What is Kubernetes? Your next application platform

By abstracting away management complexities, Kubernetes unlocks the potential of containers

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A Kubernetes SIG project called KubeFed, for Kubernetes Cluster Federation, can be used to keep multiple clusters in sync with one another across multiple regions and clouds. For instance, a given app deployment can be kept consistent between multiple clusters, and different clusters can share service discovery so that a back-end resource can be accessed from any cluster. Federation can also be used to create highly available or fault-tolerant Kubernetes deployments, whether or not you’re spanning multiple cloud environments.

KubeFed is still a beta project, with alpha-level components. It’s also not intended to be a high-level federation solution, but more of a low-level set of components used to enable future features, such as (according to the official KubeFed docs) disaster recovery or applications distributed across geographic domains.

Where to get Kubernetes

Kubernetes is available in many forms—from open source bits to commercially backed distribution to public cloud service—that the best way to figure out where to get it is by use case.

  • If you want to do it all yourself: The source code, and pre-built binaries for most common platforms, can be downloaded from the GitHub repository for Kubernetes. If you want to try out a tiny instance of Kubernetes on your own system, you can use Minikube to set up a local cluster on a single machine.
  • If you’re using Docker Community or Docker Enterprise: Docker’s most recent editions come with Kubernetes as a pack-in. This is ostensibly the easiest way for container mavens to get a leg up with Kubernetes, since it comes by way of a product you’re almost certainly already familiar with. (Docker can also use Minikube for deployments.)
  • If you’re deploying on-prem or in a private cloud: Chances are good that any infrastructure you choose for your private cloud has Kubernetes built-in. Standard-issue, certified, supported Kubernetes distributions are available from dozens of vendors.
  • If you’re deploying in a public cloud: The three major public cloud vendors all offer Kubernetes as a service. Google Cloud Platform offers Google Kubernetes Engine. Microsoft Azure offers the Azure Kubernetes Service. And Amazon has added Kubernetes to its existing Elastic Container Service. Managed Kubernetes services are also available from many vendors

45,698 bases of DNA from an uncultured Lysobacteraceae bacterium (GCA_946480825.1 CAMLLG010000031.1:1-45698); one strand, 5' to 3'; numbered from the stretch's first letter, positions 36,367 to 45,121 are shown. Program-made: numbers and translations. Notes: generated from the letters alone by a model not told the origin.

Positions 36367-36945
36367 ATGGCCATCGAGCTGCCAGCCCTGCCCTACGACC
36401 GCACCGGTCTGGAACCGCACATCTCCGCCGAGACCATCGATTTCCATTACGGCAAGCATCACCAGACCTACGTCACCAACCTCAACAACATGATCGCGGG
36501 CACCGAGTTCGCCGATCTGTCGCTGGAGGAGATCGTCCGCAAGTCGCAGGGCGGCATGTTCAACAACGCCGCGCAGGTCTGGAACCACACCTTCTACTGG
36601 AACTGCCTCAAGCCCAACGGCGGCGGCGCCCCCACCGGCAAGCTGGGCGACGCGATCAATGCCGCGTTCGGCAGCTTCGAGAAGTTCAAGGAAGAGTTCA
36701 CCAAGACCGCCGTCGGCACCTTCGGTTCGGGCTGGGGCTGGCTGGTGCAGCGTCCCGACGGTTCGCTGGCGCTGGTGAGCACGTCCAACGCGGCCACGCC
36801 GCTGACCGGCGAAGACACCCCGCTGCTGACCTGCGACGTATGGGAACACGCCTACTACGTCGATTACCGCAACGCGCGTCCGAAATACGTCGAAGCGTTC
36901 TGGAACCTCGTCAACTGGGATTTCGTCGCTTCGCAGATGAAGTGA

Kubernetes tutorial

Now that you’ve got the basics under your belt, are you ready to get started with Kubernetes? There are a variety of tutorials out there that can help you play around with Kubernetes and learn how to use it in your own work. You might want to start off with the simple tutorials on the Kubernetes project site itself; when you’re ready for something more advanced, check out Quick Code’s picks for the top 10 Kubernetes tutorials, which have a little something for everybody.  

Kubernetes certification

If you feel like you have a good handle on how Kubernetes works and you want to be able to demonstrate your expertise to employers, you might want to check out the pair of Kubernetes-related certifications offered jointly by the Linux Foundation and the Cloud Native Computing Foundation:

  • Certified Kubernetes Administrator, which seeks to “provide assurance that CKAs have the skills, knowledge, and competency to perform the responsibilities of Kubernetes administrators,” including application lifecycle management, installation, configuration, validation, cluster maintenance, and troubleshooting.
  • Certified Kubernetes Application Developer, which certifies that users can design, build, configure, and expose cloud native applications for Kubernetes.”

The certification exams are $375 each. There are also accompanying training courses, which can serve as a good, structured way to learn more about Kubernetes for those who are interested. 

Copyright © 2021 IDG Communications, Inc.

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